Speaking to tabloid Blick, Atef Sahnoun, a member of the An'Nur association, said it would move out of the building after the month of Ramadan and the association would be dissolved.
The closure of the mosque has been on the cards for some time, since the landlord of the building last year refused to extend the association's rental contract, which is due to expire.
Sahnoun told Blick they had been unable to find new premises.
The mosque has also had financial problems and is leaderless, with no one willing to take on the presidency, said the paper.
But public pressure may also have contributed to the closure of the mosque since it became the subject of allegations of radicalization and hate speech.
In 2015 preachers at the An'Nur were accused by a Swiss journalist of meeting with young people in a bid to radicalize them, allegations denied by the imam.
In June 2016 police arrested a man with close ties to the mosque who was thought to be a key figure behind the radicalization of young Muslims in the area.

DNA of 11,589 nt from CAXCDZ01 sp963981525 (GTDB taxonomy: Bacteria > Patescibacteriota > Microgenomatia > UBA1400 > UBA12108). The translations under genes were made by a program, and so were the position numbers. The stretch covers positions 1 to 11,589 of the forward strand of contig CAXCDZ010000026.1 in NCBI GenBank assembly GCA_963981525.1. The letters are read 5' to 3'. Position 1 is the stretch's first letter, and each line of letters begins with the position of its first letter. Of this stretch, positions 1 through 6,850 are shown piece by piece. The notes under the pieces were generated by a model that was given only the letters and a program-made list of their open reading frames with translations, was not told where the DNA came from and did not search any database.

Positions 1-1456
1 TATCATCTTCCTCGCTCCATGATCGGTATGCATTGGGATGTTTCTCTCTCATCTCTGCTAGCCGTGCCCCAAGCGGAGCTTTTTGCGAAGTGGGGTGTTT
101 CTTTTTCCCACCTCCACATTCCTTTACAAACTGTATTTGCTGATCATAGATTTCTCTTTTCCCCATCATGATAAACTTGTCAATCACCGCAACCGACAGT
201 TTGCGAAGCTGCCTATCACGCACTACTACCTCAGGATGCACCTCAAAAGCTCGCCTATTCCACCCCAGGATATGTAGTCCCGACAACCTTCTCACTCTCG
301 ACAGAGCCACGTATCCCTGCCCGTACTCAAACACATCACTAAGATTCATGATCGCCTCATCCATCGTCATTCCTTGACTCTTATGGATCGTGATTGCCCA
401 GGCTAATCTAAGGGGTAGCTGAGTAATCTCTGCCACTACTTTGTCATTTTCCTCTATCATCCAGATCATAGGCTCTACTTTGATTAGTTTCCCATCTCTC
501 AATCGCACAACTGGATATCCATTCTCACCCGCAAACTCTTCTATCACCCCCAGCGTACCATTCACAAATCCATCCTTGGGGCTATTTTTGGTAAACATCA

And in November of that year police raided the mosque and made several arrests after a tip off about an imam who gave a sermon in which he called for Muslims who do not partake in communal prayer to be murdered.
In February this year police arrested ten people suspected of attacking the two members of the mosque who allegedly tipped off a journalist about the controversial sermon.
Winterthur is considered a hotspot for Islamic radicalization in Switzerland with at least five young men having left the city to travel to Iraq and Syria to fight for Islamic State.